Another important challenge that will be faced by FinTech companies and financial entities alike is the adoption of biometrics in financial and commercial transactions. While banking regulation is at the forefront of financial regulation in Mexico with respect to the use of biometrics and identity theft-prevention, the validity of transactions authorised, or commercial acts executed through technologies like face recognition, retinal scan or fingerprint scan has yet to be contested in courts. Moreover, while the Commerce Code recognises the use of digital signatures, many commercial or financial acts, especially for credit transactions (ie, formalities of promissory notes) and creation of collateral, may not be compatible with new technologies. However, as the use of digital signatures and biometrics spreads in the new era of FinTech, Mexican courts will have to reach an understanding of such technologies and recognise their validity.
The FinTech Law introduces the concept of a regulatory sandbox (modelos novedosos), which consists of a temporary authorisation to provide financial services in an innovative way, without going through the whole licensing process. It is like launching a financial service in 'beta stage' to determine whether it would be successful or not, prior to incurring in material investments. The FinTech Law and the draft of regulation include general requirements for a project to be eligible for the regulatory sandbox, such as having a limited number of clients in a controlled environment; the key issue will be the determination of what will be considered as using tools or technologies to render financial services with different forms than those available in the market. In jurisdictions such as the UK or Malaysia, the regulatory sandbox has proven to be a very potent tool to promote innovation and has allowed highly innovative models to become a reality. Hopefully, the regulatory sandbox in Mexico has a similar effect that can help solve the lack of financial inclusion in several areas of the country.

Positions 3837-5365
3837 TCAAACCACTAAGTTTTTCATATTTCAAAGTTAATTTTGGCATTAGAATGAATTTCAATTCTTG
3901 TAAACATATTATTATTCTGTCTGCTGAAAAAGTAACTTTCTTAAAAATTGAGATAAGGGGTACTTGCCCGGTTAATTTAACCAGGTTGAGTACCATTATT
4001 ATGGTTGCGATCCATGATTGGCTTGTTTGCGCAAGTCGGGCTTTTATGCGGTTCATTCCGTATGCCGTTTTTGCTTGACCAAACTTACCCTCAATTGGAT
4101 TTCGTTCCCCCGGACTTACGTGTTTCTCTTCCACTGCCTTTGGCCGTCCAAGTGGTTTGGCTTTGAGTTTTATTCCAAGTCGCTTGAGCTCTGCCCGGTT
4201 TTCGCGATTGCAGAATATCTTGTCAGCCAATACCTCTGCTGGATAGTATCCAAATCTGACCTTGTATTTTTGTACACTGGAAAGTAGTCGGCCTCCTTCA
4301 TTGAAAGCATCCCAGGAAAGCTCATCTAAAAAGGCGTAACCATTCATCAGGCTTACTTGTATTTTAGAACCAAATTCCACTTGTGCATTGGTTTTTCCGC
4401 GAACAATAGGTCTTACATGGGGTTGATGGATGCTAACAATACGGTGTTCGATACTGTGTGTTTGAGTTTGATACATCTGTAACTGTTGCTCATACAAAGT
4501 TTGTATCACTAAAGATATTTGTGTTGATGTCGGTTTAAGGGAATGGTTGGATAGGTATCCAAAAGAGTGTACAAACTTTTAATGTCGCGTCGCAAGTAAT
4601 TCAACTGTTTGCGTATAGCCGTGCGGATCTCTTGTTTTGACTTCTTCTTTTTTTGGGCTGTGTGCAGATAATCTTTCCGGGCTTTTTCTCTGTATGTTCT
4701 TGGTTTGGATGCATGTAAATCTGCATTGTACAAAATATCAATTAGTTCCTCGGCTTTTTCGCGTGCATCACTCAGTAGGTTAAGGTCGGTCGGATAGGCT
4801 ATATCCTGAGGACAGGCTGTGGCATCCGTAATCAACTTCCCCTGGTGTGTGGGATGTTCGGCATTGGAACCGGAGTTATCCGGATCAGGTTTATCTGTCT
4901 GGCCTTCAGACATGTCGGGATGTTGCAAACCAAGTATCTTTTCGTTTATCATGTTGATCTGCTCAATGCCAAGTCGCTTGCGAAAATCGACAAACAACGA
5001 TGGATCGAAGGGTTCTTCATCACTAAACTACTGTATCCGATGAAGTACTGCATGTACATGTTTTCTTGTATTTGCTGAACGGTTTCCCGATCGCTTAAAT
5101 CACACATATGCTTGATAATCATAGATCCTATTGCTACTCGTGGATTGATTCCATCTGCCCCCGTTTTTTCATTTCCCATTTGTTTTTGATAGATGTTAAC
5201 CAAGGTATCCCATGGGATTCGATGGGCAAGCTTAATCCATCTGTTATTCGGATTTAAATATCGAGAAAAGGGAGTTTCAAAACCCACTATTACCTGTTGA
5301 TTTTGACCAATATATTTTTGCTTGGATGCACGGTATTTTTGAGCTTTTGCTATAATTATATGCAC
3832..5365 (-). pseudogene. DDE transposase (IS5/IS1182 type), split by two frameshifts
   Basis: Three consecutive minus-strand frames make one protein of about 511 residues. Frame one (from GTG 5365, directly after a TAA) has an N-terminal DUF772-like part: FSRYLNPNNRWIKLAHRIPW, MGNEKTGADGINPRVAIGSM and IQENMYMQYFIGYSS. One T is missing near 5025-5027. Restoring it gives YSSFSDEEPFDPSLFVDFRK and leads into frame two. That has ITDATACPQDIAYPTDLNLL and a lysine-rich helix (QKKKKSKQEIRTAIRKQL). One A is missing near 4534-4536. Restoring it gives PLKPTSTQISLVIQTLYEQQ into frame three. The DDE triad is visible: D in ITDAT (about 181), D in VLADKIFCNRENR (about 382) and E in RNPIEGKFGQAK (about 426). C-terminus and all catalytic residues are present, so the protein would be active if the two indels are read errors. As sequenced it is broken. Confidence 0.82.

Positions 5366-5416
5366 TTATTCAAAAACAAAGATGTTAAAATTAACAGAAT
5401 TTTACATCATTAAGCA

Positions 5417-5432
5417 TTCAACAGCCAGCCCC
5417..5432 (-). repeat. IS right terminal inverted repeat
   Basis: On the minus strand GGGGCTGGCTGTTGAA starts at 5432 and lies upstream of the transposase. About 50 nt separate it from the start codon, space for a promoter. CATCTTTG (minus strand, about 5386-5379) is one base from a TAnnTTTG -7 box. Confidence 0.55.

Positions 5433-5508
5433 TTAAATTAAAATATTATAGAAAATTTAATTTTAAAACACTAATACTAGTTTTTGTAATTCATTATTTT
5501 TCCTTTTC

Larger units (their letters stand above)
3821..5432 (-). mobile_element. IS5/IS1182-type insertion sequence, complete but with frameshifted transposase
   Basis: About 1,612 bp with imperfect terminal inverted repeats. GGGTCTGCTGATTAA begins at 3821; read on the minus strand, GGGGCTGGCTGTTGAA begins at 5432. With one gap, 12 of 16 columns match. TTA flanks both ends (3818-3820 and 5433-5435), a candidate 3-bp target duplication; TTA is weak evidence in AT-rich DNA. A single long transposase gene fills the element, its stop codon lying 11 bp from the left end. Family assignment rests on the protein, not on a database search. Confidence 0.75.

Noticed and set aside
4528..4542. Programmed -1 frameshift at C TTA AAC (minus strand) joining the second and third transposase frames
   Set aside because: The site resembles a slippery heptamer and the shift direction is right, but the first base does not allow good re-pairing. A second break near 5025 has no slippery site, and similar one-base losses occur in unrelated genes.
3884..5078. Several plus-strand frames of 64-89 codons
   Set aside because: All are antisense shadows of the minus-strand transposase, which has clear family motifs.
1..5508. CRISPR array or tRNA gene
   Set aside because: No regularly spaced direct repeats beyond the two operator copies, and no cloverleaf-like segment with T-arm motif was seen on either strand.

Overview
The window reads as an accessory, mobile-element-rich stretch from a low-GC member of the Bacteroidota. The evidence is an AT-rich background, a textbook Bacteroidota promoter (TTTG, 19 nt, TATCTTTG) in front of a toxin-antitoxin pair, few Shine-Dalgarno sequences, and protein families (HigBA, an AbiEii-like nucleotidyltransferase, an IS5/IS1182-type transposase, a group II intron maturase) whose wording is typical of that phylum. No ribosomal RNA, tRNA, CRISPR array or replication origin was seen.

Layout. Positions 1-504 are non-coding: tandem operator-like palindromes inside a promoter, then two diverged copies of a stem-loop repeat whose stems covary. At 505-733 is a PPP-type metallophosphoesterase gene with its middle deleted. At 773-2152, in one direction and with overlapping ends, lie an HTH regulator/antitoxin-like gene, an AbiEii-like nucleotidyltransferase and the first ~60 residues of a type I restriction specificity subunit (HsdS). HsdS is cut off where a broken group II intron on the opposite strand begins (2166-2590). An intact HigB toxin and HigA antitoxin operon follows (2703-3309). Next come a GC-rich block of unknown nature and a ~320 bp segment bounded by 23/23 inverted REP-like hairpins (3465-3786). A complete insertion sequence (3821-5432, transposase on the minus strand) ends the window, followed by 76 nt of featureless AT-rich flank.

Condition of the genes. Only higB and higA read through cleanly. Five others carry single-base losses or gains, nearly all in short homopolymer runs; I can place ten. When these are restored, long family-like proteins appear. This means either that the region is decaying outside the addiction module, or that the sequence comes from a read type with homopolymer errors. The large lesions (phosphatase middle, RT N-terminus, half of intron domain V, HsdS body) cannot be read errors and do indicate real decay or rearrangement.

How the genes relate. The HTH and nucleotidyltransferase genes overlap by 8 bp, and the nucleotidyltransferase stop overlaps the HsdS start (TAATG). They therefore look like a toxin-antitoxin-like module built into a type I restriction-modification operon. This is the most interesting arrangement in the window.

The FinTech Law certainly sets a benchmark for Latin-American countries with respect to the approach to new technologies in financial services. Furthermore, recent regulatory changes to AML regulation also set the ground for an increase in the use of digital platforms to provide financial services, all of which will require a deep understanding of the regulatory framework and compliance culture that will be no minor task for technology enthusiasts.
While stability is key to the development of any industry, an excess of regulation could prevent entrepreneurs and start-ups from reaching their full potential and bringing financial services to the general population. A balance must be found by regulators and market participants to promote the use of technologies and achieve the digitalisation of the Mexican economy.
The new regulatory environment presents a great challenge for attorneys, as we will be constantly put to a test to come up with new legal solutions to our innovative clients' endeavours to develop a new industry.